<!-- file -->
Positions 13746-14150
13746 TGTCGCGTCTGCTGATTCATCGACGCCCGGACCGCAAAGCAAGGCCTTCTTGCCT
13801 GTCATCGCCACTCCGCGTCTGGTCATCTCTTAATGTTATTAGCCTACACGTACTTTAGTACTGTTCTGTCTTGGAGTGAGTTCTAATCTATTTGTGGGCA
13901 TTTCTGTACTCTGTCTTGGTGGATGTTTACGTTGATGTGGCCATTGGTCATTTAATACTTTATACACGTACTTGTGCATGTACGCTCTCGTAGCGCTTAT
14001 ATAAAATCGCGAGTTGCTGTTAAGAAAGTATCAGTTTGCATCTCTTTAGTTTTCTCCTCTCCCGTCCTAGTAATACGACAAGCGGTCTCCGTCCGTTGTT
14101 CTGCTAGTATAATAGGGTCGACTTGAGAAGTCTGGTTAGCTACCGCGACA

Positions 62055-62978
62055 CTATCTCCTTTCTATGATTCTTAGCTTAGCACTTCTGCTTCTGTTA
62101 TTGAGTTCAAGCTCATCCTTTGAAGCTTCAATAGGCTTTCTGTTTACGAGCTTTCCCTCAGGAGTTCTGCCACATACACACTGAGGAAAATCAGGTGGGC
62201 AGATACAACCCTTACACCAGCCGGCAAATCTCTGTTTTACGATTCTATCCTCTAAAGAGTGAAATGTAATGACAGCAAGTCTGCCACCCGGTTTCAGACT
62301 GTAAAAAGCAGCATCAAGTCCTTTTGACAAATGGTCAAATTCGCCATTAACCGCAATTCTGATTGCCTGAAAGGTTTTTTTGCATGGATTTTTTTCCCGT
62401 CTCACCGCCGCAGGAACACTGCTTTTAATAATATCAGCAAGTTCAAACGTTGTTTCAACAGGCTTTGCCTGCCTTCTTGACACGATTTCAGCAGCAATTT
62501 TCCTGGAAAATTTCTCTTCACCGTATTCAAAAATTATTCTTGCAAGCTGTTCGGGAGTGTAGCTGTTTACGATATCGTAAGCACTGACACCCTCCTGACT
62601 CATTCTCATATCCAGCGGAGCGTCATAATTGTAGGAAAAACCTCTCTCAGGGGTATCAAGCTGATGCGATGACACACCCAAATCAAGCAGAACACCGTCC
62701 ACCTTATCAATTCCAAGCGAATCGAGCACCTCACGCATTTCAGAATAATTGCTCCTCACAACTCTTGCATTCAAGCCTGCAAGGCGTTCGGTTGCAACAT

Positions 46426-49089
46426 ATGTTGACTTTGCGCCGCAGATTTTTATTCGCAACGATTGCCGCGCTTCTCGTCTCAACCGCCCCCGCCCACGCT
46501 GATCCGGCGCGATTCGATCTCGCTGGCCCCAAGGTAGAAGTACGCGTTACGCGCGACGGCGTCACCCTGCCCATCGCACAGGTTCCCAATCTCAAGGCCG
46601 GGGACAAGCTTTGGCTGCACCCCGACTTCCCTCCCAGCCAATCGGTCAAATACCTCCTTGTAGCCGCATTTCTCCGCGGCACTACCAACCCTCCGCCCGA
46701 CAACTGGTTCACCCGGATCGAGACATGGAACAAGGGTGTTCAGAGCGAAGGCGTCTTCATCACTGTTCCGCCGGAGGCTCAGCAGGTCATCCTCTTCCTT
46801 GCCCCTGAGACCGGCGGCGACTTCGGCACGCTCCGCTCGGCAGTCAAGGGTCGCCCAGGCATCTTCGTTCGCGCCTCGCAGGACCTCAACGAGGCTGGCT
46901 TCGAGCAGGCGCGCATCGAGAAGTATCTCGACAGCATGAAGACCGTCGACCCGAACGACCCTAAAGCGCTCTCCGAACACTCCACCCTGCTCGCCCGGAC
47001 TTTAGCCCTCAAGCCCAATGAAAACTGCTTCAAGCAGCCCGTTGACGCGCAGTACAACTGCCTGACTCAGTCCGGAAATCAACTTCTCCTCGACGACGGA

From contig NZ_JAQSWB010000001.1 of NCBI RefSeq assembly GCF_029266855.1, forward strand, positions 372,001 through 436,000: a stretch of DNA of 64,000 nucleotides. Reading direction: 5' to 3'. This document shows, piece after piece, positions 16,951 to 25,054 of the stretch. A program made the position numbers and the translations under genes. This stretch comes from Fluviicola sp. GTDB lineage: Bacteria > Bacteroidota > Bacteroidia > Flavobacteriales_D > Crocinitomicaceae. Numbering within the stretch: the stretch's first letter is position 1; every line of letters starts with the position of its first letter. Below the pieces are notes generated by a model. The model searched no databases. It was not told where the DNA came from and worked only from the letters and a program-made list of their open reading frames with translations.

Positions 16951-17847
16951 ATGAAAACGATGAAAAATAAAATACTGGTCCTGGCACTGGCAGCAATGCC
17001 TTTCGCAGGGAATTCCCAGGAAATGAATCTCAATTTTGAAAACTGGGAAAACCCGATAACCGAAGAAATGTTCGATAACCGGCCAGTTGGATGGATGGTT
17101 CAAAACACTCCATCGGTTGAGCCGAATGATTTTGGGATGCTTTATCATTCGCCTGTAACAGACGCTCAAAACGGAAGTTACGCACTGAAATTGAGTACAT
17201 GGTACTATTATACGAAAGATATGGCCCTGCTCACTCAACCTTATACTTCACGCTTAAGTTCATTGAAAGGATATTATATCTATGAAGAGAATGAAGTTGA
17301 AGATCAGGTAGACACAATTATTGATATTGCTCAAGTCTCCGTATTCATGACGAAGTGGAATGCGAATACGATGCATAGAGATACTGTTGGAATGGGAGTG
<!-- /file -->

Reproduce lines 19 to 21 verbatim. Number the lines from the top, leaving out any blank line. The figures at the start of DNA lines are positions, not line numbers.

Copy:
46601 GGGACAAGCTTTGGCTGCACCCCGACTTCCCTCCCAGCCAATCGGTCAAATACCTCCTTGTAGCCGCATTTCTCCGCGGCACTACCAACCCTCCGCCCGA
46701 CAACTGGTTCACCCGGATCGAGACATGGAACAAGGGTGTTCAGAGCGAAGGCGTCTTCATCACTGTTCCGCCGGAGGCTCAGCAGGTCATCCTCTTCCTT
46801 GCCCCTGAGACCGGCGGCGACTTCGGCACGCTCCGCTCGGCAGTCAAGGGTCGCCCAGGCATCTTCGTTCGCGCCTCGCAGGACCTCAACGAGGCTGGCT